“On the following day the Taoiseach spoke to me of his interview with His Grace the Archbishop of Dublin, and he informed me that he had been told by His Grace that he and their Lordships were satisfied following their interview with me.”

He admits that he was wrong when he said that he had satisfied the Archbishop and the two Bishops, but he still persists that I told him that he had satisfied His Grace of Dublin and the two Bishops. In other words, he accuses me of deliberate lying, and I am entitled, as I said, to recall the circumstances in which I first heard of this matter and to say that it would not be possible for me to tell him so, unless I was, as I deny, and as I think even Dr. Browne has not accused me of being, deliberately dishonest. At all events, I ask Deputies and the public to test many of the other charges that are made by that one.

At that interview, the letter of the 10th October, 1950, was read, as Deputy Dr. Browne admitted, by His Grace of Dublin to Dr. Browne, and [742] a discussion ensued. The following day His Grace read the letter to me and gave me an account of the astounding interview he had with Dr. Browne. I asked His Grace would he permit me to try to adjust the matter with my colleague and said that I would do the best I could to have matters adjusted between him and the Hierarchy, to see if their point of view might be met. There I offered myself for the sacrifice, which I am called on to make to-day. His Grace readily gave me that assignment and that authority.

The next charge against me is that I kept that letter for a month, and that charge is repeated in one of the Irish newspapers to-day. I apologise to the Irish people for calling it an Irish newspaper.

Mr. Morrissey: And it was not the Irish Press.

The Taoiseach: It is repeated there that I kept that letter for one month, apparently for some purpose, the nature of which is not indicated, but presumably for some sinister purpose of my own. I want to say something now that I am very reluctant to say— that I had, on a previous occasion, successfully stood between the Minister for Health and some little trouble he had got into of which nobody knew, not even my Cabinet colleagues, and I thought I would be able to render the same service on this occasion. That was the reason impelling every action I took concerning the subject matter of the allegations which are now made against me.

The fact is that that letter was read to me on the 12th October; the very same letter, was read to Dr. Browne by the Archbishop in his house in Drumcondra on the 11th October. His Grace then went to Rome and on his return from Rome he called on me in my office in Government Buildings and personally handed me this letter. He carried out the duty imposed on him by the Hierarchy and delivered that letter to me. That was done on the 7th November. Dr. Browne admits in his document to-day that he got that letter on the 9th, or about the 9th November. I believe I gave it to him [743] next day, but whether it was the next day or the day after, not more than two days had elapsed from the time the letter was given to me. There is then this allegation that I kept the letter for a month. Again I ask Deputies to test the genuineness of the charges made against me in these matters by these statements. That is the only way you can test matters, where the recollection of different parties is involved.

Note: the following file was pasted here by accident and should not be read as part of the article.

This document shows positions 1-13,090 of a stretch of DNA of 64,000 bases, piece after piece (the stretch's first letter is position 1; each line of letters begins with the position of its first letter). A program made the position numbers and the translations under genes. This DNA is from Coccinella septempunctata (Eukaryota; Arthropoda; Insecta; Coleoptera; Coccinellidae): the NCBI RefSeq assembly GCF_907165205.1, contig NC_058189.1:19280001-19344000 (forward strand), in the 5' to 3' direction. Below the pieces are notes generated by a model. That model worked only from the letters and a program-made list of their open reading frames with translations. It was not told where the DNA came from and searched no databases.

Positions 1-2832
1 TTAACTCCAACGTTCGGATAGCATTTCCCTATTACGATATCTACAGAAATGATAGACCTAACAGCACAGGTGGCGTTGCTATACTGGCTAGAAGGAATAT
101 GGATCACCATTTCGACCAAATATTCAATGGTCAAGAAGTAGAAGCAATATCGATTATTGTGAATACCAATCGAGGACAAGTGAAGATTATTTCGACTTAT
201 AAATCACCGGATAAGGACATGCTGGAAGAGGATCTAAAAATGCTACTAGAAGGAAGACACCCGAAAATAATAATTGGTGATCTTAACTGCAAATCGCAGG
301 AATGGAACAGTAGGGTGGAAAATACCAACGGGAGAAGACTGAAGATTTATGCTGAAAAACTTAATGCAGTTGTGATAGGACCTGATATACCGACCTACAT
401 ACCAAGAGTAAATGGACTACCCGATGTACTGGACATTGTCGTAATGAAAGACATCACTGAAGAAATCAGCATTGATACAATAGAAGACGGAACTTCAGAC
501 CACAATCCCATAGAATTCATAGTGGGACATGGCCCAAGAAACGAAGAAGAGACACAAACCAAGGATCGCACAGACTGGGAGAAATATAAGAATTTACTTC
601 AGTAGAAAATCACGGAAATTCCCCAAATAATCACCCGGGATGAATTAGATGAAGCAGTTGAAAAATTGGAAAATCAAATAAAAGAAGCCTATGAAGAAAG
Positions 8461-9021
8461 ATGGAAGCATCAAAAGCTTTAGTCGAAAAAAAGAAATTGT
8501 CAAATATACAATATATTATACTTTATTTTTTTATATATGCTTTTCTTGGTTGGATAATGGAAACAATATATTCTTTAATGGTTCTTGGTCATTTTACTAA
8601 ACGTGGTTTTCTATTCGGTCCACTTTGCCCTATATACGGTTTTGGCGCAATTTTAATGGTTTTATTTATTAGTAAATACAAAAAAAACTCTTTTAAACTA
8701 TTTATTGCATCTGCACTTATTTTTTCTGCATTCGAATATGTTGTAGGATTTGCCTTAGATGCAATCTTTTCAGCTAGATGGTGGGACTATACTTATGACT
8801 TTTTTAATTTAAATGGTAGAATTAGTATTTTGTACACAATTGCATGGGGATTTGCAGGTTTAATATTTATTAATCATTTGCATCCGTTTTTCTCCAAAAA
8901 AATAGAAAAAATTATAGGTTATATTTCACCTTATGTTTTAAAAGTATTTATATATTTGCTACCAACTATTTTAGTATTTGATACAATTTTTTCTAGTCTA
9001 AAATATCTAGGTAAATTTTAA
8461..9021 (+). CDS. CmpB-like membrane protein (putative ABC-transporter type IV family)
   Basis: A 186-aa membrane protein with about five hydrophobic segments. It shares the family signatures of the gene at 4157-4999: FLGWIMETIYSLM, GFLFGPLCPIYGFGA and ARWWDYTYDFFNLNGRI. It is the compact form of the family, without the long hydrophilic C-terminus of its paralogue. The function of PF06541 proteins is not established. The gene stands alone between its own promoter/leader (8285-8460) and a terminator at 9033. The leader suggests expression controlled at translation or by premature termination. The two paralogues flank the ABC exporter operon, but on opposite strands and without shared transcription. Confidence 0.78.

I told Dr. Browne when I saw him that the Archbishop had assured me of one or two things. He assured me that the deputation from the Irish Hierarchy met him in courtesy and in order that there should be no suggestion that they were dealing harshly with Dr. Browne, going beyond their functions or interfering in the political affairs of the country in any way, and so that this matter could be dealt with quietly and privately to see if an adjustment could be arrived at. He told me himself that he had dealt as kindly and as gently as he could with Dr. Browne and had brought him into his own private room, before he met the other two members of the Hierarchy, in order to assure him of his kindliness and interest in him, and to assure him that what the Bishops were doing was in his own interest.

I told Dr. Browne that His Grace of Dublin was actuated by nothing but the kindliest motives. I then told him also that the Archbishop had told me that the Irish Hierarchy's interest in this question was, in no remotest possible way, as a matter of politics or as a matter of personal opinion, that their sole interest in this question was as a matter of faith and morals. Nothing else was in question. They were not interested as citizens. They were not interested even as priests, though they as priests and bishops were charged with the duty of safeguarding the faith and morals of the Catholic people of this country. I told Dr. Browne that he could rely on His Grace to do everything to settle the matter quietly, and I then offered him my personal help and support and told him that the Archbishop had given me authority to adjust this matter in any way that was possible. I asked Dr. Browne would [744] he give me that authority and he said he would and he did give me authority. I believe I told him on that occasion— although I am obliged to rely on my recollection for this—I am convinced looking back on it now that my recollection of this matter is right—that I was not going to answer that letter for the present. I took the letter away. I believe it was on that occasion or subsequently I gave him a copy of the letter of the Hierarchy to Deputy de Valera of the 7th October, 1947. I also told him that I thought that some of the points to which objection had been taken could easily be set right.